Thursday, July 14, 2016

When a roll turns agro - dealing with newbie, psycho-spazzes

We've all been there - rolling with a newbie, psycho-spaz (NPS, for short) who believes this training roll is a matter of life or death. He (or she) kicks, scratches, slams, jerks, and rips out of every grip and hold. You get the sense that, for the NPS, injury to either of you would be preferable to tapping. Tapping is THE ABSOLUTE WORST THING! If you tap, you lose. And above all else, the NPS hates to lose.

But by definition, the NPS is new. Eventually he gets caught. He taps. And from there his aggression escalates.

It is fair to say that no one likes rolling with the NPS. It may be productive under the right circumstances, but it is neither safe nor pleasant.



So how is the NPS dealt with? Very often, we simply match his aggression and lack of regard for his training partners. We think - Oh, THAT'S how he wants to roll? Ok, let's do this. Our goal for the roll changes. We set out not to hone our skills and work new technique but simply to destroy the NPS.

But lately, I've realized something. When we match poor rolling behavior, we reinforce it. The NPS does not necessarily make the connection: I don't like how this person is rolling with me. Hey, maybe folks don't like how I roll, since I do some of these things. I should probably change my rolling style.

It's more likely that the NPS says: See, I'm doing nothing wrong. This is how EVERYONE rolls, even the upper belts. I'm just like everyone else.

Recently, I was trapped in an escalating roll with an NPS. I was partnered with an agro, wrestler guy whose clear goal was to not tap at all costs. My body was paying the price. After wading through ripped fingers and elbows to the face, I was relieved to find myself taking mount and snatching an armbar. Maybe if I showed this NPS his place, he would calm down.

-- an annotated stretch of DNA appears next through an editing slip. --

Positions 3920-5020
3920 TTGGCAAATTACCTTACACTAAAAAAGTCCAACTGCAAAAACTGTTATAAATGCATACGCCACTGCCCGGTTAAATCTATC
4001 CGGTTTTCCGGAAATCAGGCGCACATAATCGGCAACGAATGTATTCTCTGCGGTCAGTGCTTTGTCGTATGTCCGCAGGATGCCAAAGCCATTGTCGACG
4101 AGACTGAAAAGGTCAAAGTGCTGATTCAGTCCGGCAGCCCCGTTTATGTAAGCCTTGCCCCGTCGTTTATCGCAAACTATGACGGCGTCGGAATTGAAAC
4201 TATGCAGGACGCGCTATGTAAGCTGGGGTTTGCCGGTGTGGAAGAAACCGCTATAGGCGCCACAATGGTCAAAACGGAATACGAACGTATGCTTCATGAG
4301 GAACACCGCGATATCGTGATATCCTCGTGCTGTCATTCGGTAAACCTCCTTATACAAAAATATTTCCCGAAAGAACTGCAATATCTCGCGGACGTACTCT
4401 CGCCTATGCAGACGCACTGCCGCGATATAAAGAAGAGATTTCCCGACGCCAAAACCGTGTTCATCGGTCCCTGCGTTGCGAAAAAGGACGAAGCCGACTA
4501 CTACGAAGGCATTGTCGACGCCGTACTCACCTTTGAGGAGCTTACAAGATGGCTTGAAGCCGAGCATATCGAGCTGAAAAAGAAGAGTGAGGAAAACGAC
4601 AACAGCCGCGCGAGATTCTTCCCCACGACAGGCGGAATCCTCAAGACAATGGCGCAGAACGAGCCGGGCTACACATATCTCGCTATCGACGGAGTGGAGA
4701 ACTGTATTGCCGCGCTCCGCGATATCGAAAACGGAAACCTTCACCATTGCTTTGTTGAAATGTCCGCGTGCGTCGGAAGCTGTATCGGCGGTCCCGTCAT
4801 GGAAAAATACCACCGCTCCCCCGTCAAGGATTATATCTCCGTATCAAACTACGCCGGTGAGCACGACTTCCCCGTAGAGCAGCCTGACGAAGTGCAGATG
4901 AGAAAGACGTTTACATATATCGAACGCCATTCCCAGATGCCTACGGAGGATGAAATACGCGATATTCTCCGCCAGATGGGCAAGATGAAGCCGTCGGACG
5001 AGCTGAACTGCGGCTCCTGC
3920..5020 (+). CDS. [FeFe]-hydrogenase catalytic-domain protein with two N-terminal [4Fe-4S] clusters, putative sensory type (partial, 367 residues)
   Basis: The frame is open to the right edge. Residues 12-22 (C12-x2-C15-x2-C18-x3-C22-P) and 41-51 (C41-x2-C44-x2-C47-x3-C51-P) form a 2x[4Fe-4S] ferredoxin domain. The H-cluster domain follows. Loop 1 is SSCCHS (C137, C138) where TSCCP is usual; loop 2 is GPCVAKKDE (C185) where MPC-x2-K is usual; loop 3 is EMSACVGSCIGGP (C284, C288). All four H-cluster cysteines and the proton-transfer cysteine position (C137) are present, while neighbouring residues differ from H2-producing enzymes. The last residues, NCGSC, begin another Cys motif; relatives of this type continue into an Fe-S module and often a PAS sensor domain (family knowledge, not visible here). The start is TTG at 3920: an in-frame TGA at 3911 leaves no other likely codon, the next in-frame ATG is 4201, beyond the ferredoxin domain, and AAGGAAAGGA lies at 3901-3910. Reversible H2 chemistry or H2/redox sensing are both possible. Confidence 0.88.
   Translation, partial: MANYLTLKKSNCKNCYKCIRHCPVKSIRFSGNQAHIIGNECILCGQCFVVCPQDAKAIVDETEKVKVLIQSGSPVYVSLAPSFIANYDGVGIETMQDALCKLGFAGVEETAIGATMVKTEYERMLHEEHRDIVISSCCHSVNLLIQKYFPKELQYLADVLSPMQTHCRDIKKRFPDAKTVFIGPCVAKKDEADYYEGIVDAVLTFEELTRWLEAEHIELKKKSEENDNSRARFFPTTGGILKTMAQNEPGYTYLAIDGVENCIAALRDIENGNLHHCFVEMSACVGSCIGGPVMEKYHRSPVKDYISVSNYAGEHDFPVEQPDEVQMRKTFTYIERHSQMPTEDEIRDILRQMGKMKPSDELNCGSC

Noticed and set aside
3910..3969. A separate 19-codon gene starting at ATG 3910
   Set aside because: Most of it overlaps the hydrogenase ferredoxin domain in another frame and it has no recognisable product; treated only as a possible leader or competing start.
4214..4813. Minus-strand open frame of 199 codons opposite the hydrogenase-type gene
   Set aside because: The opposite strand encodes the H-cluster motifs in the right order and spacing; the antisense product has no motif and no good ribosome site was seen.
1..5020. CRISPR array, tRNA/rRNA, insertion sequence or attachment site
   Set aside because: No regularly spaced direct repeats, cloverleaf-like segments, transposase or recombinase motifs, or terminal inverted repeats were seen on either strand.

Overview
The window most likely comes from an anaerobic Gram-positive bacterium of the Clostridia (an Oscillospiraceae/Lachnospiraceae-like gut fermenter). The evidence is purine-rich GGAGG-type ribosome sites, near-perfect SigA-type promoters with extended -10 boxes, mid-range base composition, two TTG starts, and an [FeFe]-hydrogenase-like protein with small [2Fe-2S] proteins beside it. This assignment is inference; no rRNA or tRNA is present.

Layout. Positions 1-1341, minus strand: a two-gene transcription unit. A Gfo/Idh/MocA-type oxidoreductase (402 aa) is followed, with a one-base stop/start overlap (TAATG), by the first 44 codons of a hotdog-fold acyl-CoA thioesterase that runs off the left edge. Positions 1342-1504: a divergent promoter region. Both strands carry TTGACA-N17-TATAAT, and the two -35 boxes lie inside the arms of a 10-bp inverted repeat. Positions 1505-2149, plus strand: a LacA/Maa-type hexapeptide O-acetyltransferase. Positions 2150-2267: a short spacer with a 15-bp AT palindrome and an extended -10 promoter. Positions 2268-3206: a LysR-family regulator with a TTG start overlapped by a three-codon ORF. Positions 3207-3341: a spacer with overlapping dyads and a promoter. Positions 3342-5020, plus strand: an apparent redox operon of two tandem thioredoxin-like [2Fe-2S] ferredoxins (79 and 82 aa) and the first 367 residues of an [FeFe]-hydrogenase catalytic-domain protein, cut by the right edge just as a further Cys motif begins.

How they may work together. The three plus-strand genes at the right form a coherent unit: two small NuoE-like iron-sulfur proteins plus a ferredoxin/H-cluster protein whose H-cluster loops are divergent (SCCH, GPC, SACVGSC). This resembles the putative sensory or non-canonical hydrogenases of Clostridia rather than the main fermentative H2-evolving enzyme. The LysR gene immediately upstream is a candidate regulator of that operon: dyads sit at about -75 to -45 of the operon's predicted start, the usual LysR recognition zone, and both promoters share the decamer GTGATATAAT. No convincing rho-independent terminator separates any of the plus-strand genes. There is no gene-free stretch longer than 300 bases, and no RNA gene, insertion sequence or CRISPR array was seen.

Only, he didn't tap. Instead, the NPS grunted "I'm not submitting!" and proceeded to bicep curl my body and escape from my imperfect armbar. So I moved on to choke him instead. He finally did tap - but from there the roll further degenerated. His behavior increased in intensity but now so did mine. I was pissed. I had watched this NPS roll with plenty of dudes and never once did he respond to their attacks with the defiant grumble "I'm not submitting." This guy was not just an NPS - he was a sexist douche. And now I was the one turning agro. The NPS-SD was rolling like he wanted to kill me, but now I was about to roll that same way.

The final time that I tapped this NPS, I dove on an americana and cranked it hard - far from the slow, controlled way I would normally submit a new white belt. I realized something: The way this guy was rolling was not ok. And because I matched his style, the way I was rolling was not ok. Matching his intensity was neither smart nor effective. We were both in danger of getting hurt and it had done nothing to change his behavior.

I decided I needed to speak up. I explained to the NPS why this roll was unsafe and described to him what I believed to be a more effective way to roll. In part, I did this to make the rest of the round safer for both of us. But I also did it for him and the sake of his future rolling partners. Smashing him was not teaching him a lesson but seemed to be escalating his behavior.

Because you know what? I was once new. And the more I think about it, the more I realize that in my first few weeks, I was an NPS. I learned quickly but I did so because my more experienced training partners took the time to talk to me about how to roll. I distinctly remember upper belts telling me that if I slowed down, I would learn faster. I got treated better than most new dudes who start training, even though my behavior was similar.

So what do you do when you see an NPS on your mats? My advice is this:
  • duck them if you can
  • roll with them if you must
  • smash them if you are able
  • but then take the time to talk to them. To turn the NPS into a productive training partner, your words may be more effective than your chokes



1 comment:

  1. Sometimes I intentionally submit to a weaker opponent, to let them save face and to demonstrate that practice is a cooperative exercise. I think it's a great lesson to carry off the mat too.

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